There are major differences however, between purpose of the character of Christopher Sly and Danny DeVito’s lawyer character from War of the Roses. The key difference being that the lawyer is a story teller, while Christopher Sly is not. Sly is an audience member watching the framed story. At no point in the Folio version of The Taming of the Shrew, does Christopher Sly believe he is watching anything but a fictional play. DeVito’s character, on the other hand tells a story to which he was a witness, while a prospective client acts as the audience to the framed story. Notably, the client is a silent audience, one that is attentive and accepts the lawyer’s story as truthful and sincere. Sly neither tells the story, nor is involved in it. He is hardly even invested in the story of the Shrew, instead paying more attention to his supposed wife. This creates an interesting dynamic. Sly’s acknowledgement that the shrew story, which makes up most of the play, is fictional causes the audience to cast aside the willing suspension of disbelief in this framed portion of the story. Sly is the real story, the shrew is fiction, and it is never presented as anything else. That is, until Sly disappears from the end of the play.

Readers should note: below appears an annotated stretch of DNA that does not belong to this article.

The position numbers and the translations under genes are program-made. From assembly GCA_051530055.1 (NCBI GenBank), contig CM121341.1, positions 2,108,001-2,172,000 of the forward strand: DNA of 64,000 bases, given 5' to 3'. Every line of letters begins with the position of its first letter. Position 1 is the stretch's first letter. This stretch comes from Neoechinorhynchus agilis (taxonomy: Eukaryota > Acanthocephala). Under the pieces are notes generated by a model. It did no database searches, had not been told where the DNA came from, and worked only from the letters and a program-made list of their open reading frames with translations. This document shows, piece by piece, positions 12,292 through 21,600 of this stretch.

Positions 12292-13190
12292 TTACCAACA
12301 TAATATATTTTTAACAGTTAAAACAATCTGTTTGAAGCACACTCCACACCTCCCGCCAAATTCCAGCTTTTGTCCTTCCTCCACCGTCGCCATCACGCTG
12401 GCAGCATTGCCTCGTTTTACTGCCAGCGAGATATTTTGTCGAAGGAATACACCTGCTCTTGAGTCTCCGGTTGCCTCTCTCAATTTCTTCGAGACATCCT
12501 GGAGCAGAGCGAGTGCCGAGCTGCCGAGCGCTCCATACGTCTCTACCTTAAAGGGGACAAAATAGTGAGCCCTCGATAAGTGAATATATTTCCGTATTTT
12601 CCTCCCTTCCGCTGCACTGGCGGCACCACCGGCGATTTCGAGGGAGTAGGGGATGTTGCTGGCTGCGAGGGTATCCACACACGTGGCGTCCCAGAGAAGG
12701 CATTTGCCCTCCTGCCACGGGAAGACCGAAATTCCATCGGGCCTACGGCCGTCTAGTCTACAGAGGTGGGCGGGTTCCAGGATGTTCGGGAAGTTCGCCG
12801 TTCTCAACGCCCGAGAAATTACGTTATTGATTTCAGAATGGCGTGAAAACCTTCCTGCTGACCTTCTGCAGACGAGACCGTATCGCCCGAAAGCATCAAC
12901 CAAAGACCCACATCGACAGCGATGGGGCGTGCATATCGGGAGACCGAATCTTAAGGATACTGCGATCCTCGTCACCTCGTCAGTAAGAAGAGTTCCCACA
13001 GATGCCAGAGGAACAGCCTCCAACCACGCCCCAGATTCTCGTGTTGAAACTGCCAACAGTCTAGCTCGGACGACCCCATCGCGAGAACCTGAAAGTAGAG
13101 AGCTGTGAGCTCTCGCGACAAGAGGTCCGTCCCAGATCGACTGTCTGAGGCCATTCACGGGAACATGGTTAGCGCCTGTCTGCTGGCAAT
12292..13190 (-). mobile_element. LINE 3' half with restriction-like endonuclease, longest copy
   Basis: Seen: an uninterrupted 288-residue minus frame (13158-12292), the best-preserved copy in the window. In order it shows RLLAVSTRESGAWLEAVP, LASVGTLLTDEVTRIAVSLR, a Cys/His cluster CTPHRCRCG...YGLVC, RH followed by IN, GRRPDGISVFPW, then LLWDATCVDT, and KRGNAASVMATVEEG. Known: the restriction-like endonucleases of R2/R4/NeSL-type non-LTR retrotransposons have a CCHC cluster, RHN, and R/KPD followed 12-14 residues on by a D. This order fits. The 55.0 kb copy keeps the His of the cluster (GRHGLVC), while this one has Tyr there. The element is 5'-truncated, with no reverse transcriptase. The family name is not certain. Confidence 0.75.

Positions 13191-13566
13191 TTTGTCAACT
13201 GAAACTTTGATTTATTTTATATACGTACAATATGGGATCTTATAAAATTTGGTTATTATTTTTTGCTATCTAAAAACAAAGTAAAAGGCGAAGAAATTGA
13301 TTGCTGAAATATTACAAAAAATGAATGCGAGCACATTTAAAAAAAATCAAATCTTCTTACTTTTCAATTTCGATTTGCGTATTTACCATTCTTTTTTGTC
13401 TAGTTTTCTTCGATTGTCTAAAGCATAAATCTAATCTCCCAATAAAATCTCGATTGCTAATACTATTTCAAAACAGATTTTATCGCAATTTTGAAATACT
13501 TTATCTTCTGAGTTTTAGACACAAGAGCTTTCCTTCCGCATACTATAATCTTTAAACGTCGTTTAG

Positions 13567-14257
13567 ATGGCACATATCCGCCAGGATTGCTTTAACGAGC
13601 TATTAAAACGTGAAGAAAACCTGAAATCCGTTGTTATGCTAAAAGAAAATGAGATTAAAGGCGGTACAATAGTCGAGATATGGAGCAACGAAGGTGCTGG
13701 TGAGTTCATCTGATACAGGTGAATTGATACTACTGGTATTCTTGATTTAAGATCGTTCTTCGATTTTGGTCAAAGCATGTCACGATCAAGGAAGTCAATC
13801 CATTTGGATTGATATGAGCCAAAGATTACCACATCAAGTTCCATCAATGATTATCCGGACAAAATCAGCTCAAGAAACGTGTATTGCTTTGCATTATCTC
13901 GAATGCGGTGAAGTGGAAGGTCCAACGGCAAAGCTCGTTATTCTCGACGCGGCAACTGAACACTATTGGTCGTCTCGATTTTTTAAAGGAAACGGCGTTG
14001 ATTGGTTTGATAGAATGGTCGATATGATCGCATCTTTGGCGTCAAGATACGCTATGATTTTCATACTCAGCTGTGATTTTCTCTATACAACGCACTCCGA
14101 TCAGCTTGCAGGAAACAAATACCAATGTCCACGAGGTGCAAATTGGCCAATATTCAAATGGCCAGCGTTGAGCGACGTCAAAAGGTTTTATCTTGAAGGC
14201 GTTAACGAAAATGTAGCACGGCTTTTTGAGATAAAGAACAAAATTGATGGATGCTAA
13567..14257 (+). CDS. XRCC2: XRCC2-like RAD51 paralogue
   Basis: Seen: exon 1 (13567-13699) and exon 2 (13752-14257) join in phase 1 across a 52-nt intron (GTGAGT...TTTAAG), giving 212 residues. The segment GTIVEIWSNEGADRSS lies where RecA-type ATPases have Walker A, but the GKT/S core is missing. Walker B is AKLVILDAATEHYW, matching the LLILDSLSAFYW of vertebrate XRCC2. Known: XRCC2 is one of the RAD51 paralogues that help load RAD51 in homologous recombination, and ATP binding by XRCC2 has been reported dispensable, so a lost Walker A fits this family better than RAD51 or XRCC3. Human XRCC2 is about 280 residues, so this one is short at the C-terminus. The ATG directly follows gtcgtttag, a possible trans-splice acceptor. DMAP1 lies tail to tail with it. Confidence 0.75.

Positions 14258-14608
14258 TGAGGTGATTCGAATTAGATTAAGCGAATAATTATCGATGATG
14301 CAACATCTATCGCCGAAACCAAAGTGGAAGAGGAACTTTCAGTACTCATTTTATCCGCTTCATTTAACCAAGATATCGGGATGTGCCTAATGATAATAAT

So, for whom is this play being performed? The actual lord is being entertained by Sly, not the play. Sly himself does not really maintain interest in the play either. This seems to be a recognition by Shakespeare of the concept of metafiction. The play is performed for the real life audience, and the character Sly is simply a fictional representation of them. Is it possible that the original play was done with Sly acting simply as a bad member of the audience? His position is similar to something we see often today in television. For instance, Sly is like the host of “America’s Funniest Videos” who, after a segment of videos has concluded, is found sitting next to an audience member, commenting and interacting with them about the videos they have just watched, or are about to watch. Another place this is often seen in contemporary entertainment is in sporting events, when the mascot takes a seat with the crowd and pretends to watch part of the game. It is a source of comedy, but it also keeps the audience from taking the often alarming taming of a shrewd woman too seriously.